1. re: fldhkybnva

                                                                There are also white and yellow varieties of chard, but I have not noticed a real difference in flavour or cooking properties. Great idea on the pork stuffing, I'm going to "borrow" that some time in the next few weekends. Which cut of pork did you use?

                                                                1. re: vanderb

                                                                  I used a pork tenderloin which I often choose for stuffed meats because it's size and shape are just perfect especially as I always make more stuffing than can usually fit in a chicken breast or chop. However, with this stuffing, the Feta makes it nice that you don't have to worry too much about sealing in the stuffing as it doesn't ooze away.

                                                        2. I really, really like escarole and frisee- and especially nice fresh bluish kale that was grown in a winter garden- it's actually sweet. I like them raw, collard, turnip, mustard, etc. greens need some cooking, but I like them less well-done than most people. Spinach is always good, if it's really good spinach I like it raw. oh- beet greens are really good, too, I like them young and raw.

                                                          I realize that escarole & frisee aren't really dark, but hey- you mentioned them first! (jk)

                                                          I guess I love most of them, and many of them raw.

                                                          1. I spent a couple of weeks in Crete this year, the Cretan diet is famous for it's use of the 200+ varieties of greens that grow wild on the island. Not a single dinner passed by where a side of boiled greens (with lemon juice and evoo to finish) were not present. I haven't got a clue which greens were in season when I was there in May but I didn't find a single one that wasn't delicious.... and the fibre content was a huge benefit :-)

                                                            Other than Cretan greens my favs are Swiss Chard, broccoli rabe and beet tops. Sadly in my current town in central Europe these are all very rare and usually require a drive to Vienna to locate. I could get lots of beet tops but I'd have to buy the beets too (which I can't stomach) and hate to be wasteful. I've tried to convince some vendors at the local farmer's market to sell me the tops but the language barrier and a general failure to believe I don't want the beets, prevents this transaction from occuring.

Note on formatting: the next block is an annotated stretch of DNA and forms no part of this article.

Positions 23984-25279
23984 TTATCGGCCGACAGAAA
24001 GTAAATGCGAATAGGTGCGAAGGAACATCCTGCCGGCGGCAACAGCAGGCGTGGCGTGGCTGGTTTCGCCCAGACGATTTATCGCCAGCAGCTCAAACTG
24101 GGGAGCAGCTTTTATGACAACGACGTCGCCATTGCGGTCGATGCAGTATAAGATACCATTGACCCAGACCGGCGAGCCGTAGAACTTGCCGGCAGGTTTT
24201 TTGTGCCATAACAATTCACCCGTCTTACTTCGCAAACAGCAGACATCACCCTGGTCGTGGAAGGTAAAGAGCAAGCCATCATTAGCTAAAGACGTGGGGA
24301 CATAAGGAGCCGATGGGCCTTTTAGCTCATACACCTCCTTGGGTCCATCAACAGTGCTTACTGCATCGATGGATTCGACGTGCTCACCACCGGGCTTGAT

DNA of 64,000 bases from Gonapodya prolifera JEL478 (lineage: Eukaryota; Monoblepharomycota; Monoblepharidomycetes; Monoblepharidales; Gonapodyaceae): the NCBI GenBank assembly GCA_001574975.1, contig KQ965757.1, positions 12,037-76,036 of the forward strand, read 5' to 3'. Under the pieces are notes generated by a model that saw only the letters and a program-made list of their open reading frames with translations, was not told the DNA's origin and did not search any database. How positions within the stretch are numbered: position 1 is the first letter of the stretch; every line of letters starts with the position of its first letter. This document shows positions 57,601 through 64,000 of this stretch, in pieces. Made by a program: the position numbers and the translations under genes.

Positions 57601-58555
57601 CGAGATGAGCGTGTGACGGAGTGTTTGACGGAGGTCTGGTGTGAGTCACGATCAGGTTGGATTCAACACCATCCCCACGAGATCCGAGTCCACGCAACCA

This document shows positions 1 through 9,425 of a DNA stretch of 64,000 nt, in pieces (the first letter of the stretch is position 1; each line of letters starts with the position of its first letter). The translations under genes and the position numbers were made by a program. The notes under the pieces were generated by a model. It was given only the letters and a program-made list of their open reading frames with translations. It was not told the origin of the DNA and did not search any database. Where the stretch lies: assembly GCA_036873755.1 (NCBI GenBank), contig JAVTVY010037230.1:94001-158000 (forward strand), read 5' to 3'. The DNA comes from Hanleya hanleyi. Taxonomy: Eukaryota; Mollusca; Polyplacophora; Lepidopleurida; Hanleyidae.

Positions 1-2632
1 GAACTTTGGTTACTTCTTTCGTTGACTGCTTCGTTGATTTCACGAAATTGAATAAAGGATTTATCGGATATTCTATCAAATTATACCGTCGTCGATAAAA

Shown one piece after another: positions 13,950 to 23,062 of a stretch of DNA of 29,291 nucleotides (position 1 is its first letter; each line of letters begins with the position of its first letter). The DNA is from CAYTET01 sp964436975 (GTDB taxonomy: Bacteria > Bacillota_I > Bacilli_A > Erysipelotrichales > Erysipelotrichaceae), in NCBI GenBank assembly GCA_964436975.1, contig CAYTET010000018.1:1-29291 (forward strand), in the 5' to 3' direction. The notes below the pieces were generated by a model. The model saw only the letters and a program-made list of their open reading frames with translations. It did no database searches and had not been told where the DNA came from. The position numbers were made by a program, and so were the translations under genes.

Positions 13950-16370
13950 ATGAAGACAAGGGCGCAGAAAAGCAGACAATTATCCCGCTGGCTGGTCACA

1. I used this on a chard/collards mix, but whatever your favorite, try it with a good olive oil and a splash of Blood Orange Vinegar. If you live near San Antonio, TX, it's available at GauchoGourmet on Isom St. near the airport. Too good!

                                                              1. I love them all, but I have to say that I've been binging on Kale lately with collards in between. ANd yes, I do interchange them.

                                                                1. Related question for you dark green fans-I bought Swiss chard for the first time and plan to use as a stuffing, should I blanch it of saute it briefly it to wilt?

                                                                  1 Reply
                                                                  1. I go to Asian markets for greens, the variety is amazing. There is a thick stemmed green that is not always labeled that is my favorite. Sometimes it has flowers on top. It stays crunchy when cooked. Prepare in a skillet with oil and garlic. splash with tamari.

                                                                    1 Reply
                                                                    1. re: CCSPRINGS

                                                                      Are you thinking of choy sum? Gai lan sometimes has flowers, but choy sum has thicker stems that retain their firm texture better.